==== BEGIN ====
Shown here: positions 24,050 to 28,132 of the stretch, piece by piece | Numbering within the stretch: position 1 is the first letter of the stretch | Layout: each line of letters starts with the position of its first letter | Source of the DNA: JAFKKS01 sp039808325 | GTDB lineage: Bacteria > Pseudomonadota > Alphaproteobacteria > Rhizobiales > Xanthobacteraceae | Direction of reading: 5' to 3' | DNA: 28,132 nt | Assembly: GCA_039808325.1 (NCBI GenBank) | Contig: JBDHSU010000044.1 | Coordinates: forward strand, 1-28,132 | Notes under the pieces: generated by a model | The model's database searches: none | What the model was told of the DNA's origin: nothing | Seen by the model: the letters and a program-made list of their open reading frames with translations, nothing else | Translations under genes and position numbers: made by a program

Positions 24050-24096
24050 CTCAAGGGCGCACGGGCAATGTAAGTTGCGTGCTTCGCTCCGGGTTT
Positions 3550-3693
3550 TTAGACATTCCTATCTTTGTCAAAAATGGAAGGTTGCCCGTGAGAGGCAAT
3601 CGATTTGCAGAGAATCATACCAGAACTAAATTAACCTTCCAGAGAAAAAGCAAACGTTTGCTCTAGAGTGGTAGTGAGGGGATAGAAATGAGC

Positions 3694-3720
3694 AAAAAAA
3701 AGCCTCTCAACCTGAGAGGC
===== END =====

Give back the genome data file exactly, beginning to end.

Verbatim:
Shown here: positions 24,050 to 28,132 of the stretch, piece by piece | Numbering within the stretch: position 1 is the first letter of the stretch | Layout: each line of letters starts with the position of its first letter | Source of the DNA: JAFKKS01 sp039808325 | GTDB lineage: Bacteria > Pseudomonadota > Alphaproteobacteria > Rhizobiales > Xanthobacteraceae | Direction of reading: 5' to 3' | DNA: 28,132 nt | Assembly: GCA_039808325.1 (NCBI GenBank) | Contig: JBDHSU010000044.1 | Coordinates: forward strand, 1-28,132 | Notes under the pieces: generated by a model | The model's database searches: none | What the model was told of the DNA's origin: nothing | Seen by the model: the letters and a program-made list of their open reading frames with translations, nothing else | Translations under genes and position numbers: made by a program

Positions 24050-24096
24050 CTCAAGGGCGCACGGGCAATGTAAGTTGCGTGCTTCGCTCCGGGTTT
Positions 3550-3693
3550 TTAGACATTCCTATCTTTGTCAAAAATGGAAGGTTGCCCGTGAGAGGCAAT
3601 CGATTTGCAGAGAATCATACCAGAACTAAATTAACCTTCCAGAGAAAAAGCAAACGTTTGCTCTAGAGTGGTAGTGAGGGGATAGAAATGAGC

Positions 3694-3720
3694 AAAAAAA
3701 AGCCTCTCAACCTGAGAGGC